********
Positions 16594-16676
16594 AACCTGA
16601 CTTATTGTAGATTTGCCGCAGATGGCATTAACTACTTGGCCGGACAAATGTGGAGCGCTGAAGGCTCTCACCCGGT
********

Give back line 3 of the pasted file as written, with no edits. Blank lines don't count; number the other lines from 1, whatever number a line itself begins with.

16601 CTTATTGTAGATTTGCCGCAGATGGCATTAACTACTTGGCCGGACAAATGTGGAGCGCTGAAGGCTCTCACCCGGT